BISMARCK — Minnesota and the Dakotas saw significant drops in the number of infants and children receiving routine immunizations in 2020 during the COVID-19 pandemic.
Because of low rates of childhood immunization last year, health officials are warning that outbreaks of vaccine-preventable diseases, such as hepatitis B, diphtheria and chickenpox, could occur in schools that hold in-person classes, according to a new Centers for Disease Control and Prevention report dated Friday, June 11.
Minnesota and North Dakota saw large declines in the administration of the measles, mumps and rubella (MMR) vaccine. For children 12 to 23 months, the number of MMR vaccine doses given in March through May of 2020 fell by a median of about 22% in both states compared with the number of doses given during the same months in 2018 and 2019, the CDC report said.
In June through September of 2020, the number of doses administered increased, but not enough to cover the significant gap seen during the beginning of the year.
Minnesota and North Dakota had pandemic lockdown restrictions in place during parts of 2020, and many parents were fearful of COVID-19 exposure at a clinic or hospital — further contributing to the fall in doses of routine vaccinations administered.
“The concern is as folks are back in school and back socializing, are we going to start to see increases in infectious diseases … that kind of took a back seat during COVID?” said Kris Ehresmann, director of the Minnesota Department of Health’s Infectious Disease Division.
The routine childhood vaccines recommended by the CDC provide immunity for a plethora of severe illnesses that can cause suffering or negative health outcomes. Even a drop in vaccination rates that lasts for a short period of time could compromise herd immunity against a vaccine-preventable disease, the CDC said in its report.
The Minnesota Department of Health is working to boost the number of childhood vaccination doses administered back to pre-pandemic rates by the time school starts in the fall, Ehresmann said. It’s collaborating with medical providers to remind parents and their children to catch up on vaccinations, as well as producing media and education campaigns to get kids vaccinated.
In May, the CDC authorized the COVID-19 vaccine for children 12 and above, and the Minnesota Department of Health is encouraging physicians to administer routine childhood vaccinations concurrently with the COVID-19 shot.
Minnesota experienced a measles outbreak in 2017, which affected the state's Somali population. Back then, MMR vaccination rates were low in the community, and Ehresmann said the state is trying to prevent a repeat measles outbreak.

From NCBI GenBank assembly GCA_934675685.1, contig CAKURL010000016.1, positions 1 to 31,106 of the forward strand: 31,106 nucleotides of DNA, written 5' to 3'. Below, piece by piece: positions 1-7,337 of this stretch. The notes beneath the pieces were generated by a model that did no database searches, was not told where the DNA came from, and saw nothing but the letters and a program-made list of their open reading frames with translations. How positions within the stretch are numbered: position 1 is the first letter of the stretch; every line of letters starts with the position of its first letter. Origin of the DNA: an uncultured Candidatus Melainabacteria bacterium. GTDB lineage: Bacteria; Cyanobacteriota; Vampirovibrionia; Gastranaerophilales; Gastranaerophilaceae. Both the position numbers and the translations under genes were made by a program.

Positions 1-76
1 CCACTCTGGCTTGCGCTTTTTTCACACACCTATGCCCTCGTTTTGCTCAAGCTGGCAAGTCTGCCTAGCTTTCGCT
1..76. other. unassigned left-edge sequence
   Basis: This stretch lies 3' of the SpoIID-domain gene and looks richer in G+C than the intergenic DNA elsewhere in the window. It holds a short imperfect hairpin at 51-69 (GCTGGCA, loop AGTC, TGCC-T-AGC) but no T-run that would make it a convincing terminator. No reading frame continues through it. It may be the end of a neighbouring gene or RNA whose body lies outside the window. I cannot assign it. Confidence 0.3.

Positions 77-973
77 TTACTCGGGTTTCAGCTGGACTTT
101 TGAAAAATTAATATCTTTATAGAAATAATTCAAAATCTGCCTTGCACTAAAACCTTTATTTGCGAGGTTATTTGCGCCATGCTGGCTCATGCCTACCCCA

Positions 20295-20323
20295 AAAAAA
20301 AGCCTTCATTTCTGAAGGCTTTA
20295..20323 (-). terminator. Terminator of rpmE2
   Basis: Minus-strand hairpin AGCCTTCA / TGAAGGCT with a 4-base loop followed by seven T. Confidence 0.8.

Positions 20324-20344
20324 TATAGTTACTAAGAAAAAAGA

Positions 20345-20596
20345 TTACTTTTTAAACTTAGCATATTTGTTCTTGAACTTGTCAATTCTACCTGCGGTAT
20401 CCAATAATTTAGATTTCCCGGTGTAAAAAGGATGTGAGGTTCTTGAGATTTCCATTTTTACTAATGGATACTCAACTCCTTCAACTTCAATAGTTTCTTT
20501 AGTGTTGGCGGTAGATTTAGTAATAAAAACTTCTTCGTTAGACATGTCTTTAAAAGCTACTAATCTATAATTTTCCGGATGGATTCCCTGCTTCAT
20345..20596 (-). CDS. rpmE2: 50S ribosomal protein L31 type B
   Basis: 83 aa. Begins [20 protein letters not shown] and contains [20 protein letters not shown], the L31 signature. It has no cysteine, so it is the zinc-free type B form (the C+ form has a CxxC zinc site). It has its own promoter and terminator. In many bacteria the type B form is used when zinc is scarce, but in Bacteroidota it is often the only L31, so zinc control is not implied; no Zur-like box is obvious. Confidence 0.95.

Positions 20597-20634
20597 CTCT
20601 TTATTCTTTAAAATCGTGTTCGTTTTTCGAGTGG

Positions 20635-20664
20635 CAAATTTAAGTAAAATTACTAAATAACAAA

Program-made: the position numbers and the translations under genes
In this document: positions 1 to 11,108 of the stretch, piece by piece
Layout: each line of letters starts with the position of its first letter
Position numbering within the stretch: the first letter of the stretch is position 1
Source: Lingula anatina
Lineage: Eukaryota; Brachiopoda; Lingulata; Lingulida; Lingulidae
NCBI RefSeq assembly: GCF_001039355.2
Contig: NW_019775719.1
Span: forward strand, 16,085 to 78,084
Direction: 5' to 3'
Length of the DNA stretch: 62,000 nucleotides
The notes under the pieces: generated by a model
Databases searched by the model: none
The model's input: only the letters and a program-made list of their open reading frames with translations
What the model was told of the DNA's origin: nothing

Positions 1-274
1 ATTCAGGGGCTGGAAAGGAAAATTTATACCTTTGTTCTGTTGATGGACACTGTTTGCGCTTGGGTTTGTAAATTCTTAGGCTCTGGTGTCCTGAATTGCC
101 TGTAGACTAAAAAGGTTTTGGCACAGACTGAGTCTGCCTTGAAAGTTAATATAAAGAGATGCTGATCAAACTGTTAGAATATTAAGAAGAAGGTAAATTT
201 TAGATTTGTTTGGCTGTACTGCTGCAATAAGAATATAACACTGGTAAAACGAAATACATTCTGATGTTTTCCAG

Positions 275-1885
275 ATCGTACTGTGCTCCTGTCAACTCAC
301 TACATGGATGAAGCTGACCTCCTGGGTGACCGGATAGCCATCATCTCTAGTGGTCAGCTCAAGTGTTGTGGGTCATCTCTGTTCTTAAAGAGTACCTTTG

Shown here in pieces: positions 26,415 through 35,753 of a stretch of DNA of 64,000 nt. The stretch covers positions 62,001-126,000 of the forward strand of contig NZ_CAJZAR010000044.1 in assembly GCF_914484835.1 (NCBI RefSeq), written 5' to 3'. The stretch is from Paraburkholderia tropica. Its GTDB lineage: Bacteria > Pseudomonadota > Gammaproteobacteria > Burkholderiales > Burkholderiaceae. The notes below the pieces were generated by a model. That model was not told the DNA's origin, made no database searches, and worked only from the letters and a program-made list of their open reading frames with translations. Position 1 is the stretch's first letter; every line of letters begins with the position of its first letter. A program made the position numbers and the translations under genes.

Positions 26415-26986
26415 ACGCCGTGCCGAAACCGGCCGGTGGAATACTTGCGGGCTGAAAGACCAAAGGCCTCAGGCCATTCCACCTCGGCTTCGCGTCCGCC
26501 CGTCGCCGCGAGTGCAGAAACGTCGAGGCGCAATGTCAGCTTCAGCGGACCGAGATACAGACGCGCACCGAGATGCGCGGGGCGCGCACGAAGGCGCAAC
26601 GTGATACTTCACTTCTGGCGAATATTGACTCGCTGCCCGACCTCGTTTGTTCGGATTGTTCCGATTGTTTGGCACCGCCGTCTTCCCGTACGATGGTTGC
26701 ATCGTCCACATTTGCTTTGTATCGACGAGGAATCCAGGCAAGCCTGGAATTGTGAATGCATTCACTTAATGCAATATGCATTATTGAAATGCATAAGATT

“We could very much see outbreaks of disease" in Minnesota, she said.
In North Dakota, where pandemic restrictions were rescinded earlier than in Minnesota, officials also attribute the decline in the number of routine childhood vaccine doses administered to fear of COVID-19 exposure.
"I wasn't surprised by this slight decline, and I think it could have been worse," said Molly Howell, North Dakota's immunization manager.
To help get the number of vaccine doses administered back on track, the North Dakota Department of Health is encouraging physicians to give the routine doses during physicals or during other clinic appointments for children, Howell said. North Dakota is also working with medical providers to encourage patients to get vaccinated, including calling the parents of children who are behind in immunizations.
South Dakota was not included in the CDC report. But state figures show the number of doses of measles vaccine administered decreased about 16% from 2019 to 2020 among children through age 10. However, the 2020 statistics are not finalized and could change in the future, said Daniel Bucheli, a spokesperson for the South Dakota Department of Health.
As COVID-19 vaccinations continue and families shift toward going back to their normal lives, Ehresmann said, it’s vital for parents to consider keeping their children up-to-date on vaccinations against preventable diseases as part of the transition back to normalcy.
“It’s really important now as we’re looking to go back (to school) in person for the fall that kids are as protected as they can be so that they can have a safe and healthy learning experience, '' Ehresmann said.
Readers can reach Forum reporter Michelle Griffith, a Report for America corps member, at email@example.com.